The Anna Maria Island Sun Newspaper

Vol. 10 No. 22 - February 24, 2010


Halt to site plans sought

ANNA MARIA — Commissioner Harry Stoltzfus again has called for a moratorium on site plan approvals and this time he will at least get his proposal on a meeting agenda.

The freshman commissioner, who has been a vocal critic of the way the Pine Avenue business area is evolving, got his wish last week at the close of a meeting dealing with site plans and parking in the city’s ROR (residential/office/retail) district.

The proposed moratorium will be discussed by city commissioners at a special meeting on March 4, when they will also revisit the issue of parking in the ROR district, which runs the length of Pine Avenue and includes parts of Gulf Drive south of Pine and parts of South and North Bay boulevards adjacent to Pine.

“Legally, you need an immediate threat to health, safety or welfare to impose a moratorium,” Commissioner Jo Ann Mattick said after the meeting. “We don’t have that here.”

Stoltzfus objects to the current situation in which cars must cross sidewalks to enter and exit parking places — a situation he believes to be an immediate safety threat.

Manatee County Sheriff’s Sgt. Dave Turner, the chief law enforcement officer in Anna Maria, said there’s no immediate safety issue with the current parking situation, and there have been no accidents caused by the parking the city has on Pine Avenue today.

A committee formed to study the current parking issue and come up with ways to eliminate the necessity for vehicles to cross the sidewalks voted unanimously that they didn’t believe there was an immediate safety issue.

Stoltzfus has singled out projects of the Pine Avenue Restoration Project (PAR), the most active developer in the district, in his statements about safety.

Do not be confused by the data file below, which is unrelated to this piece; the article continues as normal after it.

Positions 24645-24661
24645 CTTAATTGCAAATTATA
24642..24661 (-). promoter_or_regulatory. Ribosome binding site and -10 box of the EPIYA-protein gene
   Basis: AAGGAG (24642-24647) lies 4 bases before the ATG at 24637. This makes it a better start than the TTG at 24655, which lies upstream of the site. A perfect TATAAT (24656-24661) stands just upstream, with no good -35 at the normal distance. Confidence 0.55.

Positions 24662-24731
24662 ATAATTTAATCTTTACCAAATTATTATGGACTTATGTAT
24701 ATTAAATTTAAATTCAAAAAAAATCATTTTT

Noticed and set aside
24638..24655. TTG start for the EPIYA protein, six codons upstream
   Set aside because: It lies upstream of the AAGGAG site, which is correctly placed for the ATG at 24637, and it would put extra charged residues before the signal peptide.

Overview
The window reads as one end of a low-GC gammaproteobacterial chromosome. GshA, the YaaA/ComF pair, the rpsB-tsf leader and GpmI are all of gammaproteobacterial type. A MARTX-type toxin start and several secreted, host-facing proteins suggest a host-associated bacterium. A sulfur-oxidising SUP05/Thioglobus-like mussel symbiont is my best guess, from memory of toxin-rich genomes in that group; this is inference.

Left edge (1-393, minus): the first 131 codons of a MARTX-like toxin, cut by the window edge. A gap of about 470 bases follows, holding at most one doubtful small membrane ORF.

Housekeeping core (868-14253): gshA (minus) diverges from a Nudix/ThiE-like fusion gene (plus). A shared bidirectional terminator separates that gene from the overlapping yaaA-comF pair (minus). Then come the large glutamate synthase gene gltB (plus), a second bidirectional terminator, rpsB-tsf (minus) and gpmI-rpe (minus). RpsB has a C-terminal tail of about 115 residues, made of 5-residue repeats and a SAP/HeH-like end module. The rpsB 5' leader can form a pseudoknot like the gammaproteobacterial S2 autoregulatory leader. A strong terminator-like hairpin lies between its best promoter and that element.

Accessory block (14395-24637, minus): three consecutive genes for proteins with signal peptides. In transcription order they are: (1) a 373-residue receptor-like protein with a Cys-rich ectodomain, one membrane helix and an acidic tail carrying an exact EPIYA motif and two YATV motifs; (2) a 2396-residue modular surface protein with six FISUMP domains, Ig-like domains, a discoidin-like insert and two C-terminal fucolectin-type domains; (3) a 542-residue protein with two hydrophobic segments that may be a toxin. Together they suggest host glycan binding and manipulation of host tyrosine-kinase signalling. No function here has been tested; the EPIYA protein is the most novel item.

And PAR, for its part, has hired a court reporter who makes a verbatim transcript of each meeting.

Mike Coleman, PAR’s managing partner, said his group wants to be part of the solution.

“If it’s possible to get to a better result, and if that’s the desire of the city at large, then we want to participate in that. If we can come up with something that’s practical, aesthetically pleasing and protective of people’s property rights, then that’s fine.”

Mayor Fran Barford said she also feels there is no immediate threat.

“Could it be better?” she asked. “Yes. It could be better, and the commission and the p&z board are working their way through the process of tightening up the ordinance to get it where they want it to be. We know that we can’t leave a lot to interpretation.”

Barford also said she believes a lot of the reason the discussions keep bogging down is that the process is being politically driven to a certain extent.

The city has fought round after round in discussions on how the parking in the ROR district — particularly along Pine Avenue — should be handled.

Late last week, Gene Aubry, a resident of the city who is a retired architect with an international reputation, created a drawing of how parking along the entire length of Pine Avenue might be handled in what he called a rational way.

“We have a chance here to make something beautiful and cohesive for our city,” Aubry said. “Years ago, it was decided that we should have a business district along Pine Avenue. The city fathers laid out 29 feet of right of way on one side of the street and 35 feet on the other side. That was great for Model T’s and buggies. You can see that in historic photos. But it doesn’t work today.”

Aubry said the way the city was laid out is what the city has to deal with today.

When all the parking is contained on site, as Stoltzfus and some residents say the code should be interpreted, then the city will end up with strip centers, according to Aubry.

“We can sit in our little box and not get anywhere, or we can take a look at the district as a whole and really work on how we want our street to look,” Aubry said. “As the cities grow up, cities change and we have to deal with automobiles as they are today.”

Aubry said not a lot of people understand how cars work.

“You can’t get a car to do what it can’t do just because you wish it would behave in a certain way.”

Aubry drew two versions of his plan — one’s about the length of two cars and the smaller version is the length of one car. Both are available for viewing at city hall.

“Gene’s drawings solve my only problem,” Commission Chair John Quam said. “My only objection all along has been that I don’t think cars should cross the sidewalk. This takes care of that. It looks like a real street.”